As you can imagine, in my years as a vocal coach I’ve developed a particular sensitivity for the human voice. I can sense a person’s life experiences just by listening to the sound of their voice, whatever they actually say. Contents are a verbal construction, a mental elaboration of meaning.

Our truth lives in our sound.

What senses are involved when we get to know a person? Sight and hearing. But even before we listen to the words people say, our brains immediately activate a state of perception and decoding of meaning that considers the pure sound of others’ voices. This is a throwback to our primitive state; before our ancestors developed language for communicating with each other, they knew how to interpret voice and other paraverbal cues and to express themselves similarly, trusting in the meaning others conveyed through voice.

We still have that capacity. Our brains still know how to really listen to human voices in order to sense danger or safety and grasp meaning through tone of voice. It is how we profoundly understand the people we encounter, whatever their ability in manipulating language and words.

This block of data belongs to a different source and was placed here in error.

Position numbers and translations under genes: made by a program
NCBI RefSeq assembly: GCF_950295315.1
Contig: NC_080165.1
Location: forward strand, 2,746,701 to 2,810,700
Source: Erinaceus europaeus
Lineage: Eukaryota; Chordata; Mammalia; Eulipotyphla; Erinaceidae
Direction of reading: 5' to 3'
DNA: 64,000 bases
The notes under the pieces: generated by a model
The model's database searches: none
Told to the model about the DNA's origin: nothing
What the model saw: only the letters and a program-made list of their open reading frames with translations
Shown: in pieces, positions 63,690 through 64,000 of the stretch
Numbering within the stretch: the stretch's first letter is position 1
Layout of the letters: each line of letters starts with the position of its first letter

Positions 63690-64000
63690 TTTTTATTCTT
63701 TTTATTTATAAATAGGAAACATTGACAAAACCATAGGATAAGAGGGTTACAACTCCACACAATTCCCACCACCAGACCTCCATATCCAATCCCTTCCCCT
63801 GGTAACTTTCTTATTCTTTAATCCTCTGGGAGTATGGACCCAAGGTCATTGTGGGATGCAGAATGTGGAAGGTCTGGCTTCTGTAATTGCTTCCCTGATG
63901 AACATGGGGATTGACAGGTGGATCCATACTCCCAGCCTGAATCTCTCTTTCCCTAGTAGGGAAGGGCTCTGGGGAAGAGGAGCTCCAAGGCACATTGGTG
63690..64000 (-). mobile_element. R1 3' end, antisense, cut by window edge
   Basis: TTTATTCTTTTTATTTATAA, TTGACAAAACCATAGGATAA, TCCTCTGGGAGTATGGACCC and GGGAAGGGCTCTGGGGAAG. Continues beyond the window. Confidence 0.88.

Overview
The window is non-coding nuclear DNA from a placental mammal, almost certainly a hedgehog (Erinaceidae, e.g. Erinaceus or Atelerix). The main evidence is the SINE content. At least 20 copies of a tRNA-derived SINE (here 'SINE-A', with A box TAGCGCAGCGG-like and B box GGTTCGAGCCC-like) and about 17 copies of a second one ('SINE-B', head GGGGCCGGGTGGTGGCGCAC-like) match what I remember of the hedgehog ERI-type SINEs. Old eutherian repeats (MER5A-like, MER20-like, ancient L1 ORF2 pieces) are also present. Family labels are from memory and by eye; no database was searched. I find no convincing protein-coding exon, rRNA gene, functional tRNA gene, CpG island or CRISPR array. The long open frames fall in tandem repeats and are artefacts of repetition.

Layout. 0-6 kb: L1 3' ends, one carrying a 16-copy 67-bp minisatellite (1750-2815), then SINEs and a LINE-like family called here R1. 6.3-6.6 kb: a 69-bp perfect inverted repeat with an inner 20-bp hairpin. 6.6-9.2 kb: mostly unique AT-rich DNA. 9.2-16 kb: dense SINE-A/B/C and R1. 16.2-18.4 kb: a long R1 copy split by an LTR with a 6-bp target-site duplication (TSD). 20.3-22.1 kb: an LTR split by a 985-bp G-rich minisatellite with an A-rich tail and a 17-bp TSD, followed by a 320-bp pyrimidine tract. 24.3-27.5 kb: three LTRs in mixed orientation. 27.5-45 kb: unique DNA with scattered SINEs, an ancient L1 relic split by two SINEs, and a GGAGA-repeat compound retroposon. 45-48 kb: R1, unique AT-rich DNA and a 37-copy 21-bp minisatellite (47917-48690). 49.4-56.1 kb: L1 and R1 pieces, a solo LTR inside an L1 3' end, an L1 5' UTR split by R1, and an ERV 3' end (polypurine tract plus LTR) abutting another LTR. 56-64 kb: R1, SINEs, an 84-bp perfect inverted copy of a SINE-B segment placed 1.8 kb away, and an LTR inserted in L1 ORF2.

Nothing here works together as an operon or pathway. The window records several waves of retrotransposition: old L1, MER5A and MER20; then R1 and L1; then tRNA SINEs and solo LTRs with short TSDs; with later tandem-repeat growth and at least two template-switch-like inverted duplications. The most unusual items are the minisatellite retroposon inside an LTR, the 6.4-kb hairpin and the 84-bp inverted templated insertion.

Knowing this, we can consciously line up our own sound and words to the best of our ability so we don’t send distorted or confusing messages. Because when the two are out of sync, humans revert back to their primitive intuition and refuse the communication (the technical term for this is “cognitive dissonance”) With the two in sync, our communication is effective: it “rings true” to the listener.

In romantic terms, the human voice goes straight to the heart, whatever words we choose to pronounce.

-Stefano Volpe (April 2019)

WordWorks offers Public Speaking courses and Workshops on how to use your voice to be convincing and to speak to the heart. Click here for more info.

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